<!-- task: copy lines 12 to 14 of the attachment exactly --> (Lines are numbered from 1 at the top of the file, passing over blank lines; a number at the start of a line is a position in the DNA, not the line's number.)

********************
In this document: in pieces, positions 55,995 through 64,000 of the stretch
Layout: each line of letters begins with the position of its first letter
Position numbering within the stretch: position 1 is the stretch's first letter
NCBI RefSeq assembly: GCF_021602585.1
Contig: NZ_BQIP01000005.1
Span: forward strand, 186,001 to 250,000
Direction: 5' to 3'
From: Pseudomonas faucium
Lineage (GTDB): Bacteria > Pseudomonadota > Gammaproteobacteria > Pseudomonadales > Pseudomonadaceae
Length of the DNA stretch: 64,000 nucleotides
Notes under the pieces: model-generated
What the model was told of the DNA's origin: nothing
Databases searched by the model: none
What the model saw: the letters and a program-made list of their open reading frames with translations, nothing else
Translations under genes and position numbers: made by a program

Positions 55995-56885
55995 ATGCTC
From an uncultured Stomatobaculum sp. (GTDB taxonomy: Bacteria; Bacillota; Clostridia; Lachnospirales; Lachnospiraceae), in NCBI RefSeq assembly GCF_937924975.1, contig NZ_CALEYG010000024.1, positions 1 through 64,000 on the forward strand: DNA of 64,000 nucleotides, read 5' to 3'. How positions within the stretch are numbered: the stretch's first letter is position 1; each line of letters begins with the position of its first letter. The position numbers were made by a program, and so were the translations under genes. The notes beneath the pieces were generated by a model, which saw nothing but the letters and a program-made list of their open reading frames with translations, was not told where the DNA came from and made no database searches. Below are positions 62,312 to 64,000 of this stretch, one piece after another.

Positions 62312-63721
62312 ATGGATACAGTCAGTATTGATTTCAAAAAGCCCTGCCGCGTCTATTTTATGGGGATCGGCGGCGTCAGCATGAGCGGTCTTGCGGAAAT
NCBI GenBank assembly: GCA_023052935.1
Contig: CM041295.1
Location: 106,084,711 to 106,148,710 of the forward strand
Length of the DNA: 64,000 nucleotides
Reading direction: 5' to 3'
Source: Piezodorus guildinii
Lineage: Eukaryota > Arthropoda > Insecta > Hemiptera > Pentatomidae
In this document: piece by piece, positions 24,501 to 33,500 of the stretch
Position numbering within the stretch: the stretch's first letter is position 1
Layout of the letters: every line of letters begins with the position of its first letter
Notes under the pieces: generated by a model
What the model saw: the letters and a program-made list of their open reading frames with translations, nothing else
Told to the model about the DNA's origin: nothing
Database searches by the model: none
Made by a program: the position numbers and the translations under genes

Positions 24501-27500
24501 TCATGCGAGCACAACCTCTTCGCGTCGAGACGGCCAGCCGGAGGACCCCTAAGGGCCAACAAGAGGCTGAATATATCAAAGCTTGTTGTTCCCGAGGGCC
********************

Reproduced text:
What the model was told of the DNA's origin: nothing
Databases searched by the model: none
What the model saw: the letters and a program-made list of their open reading frames with translations, nothing else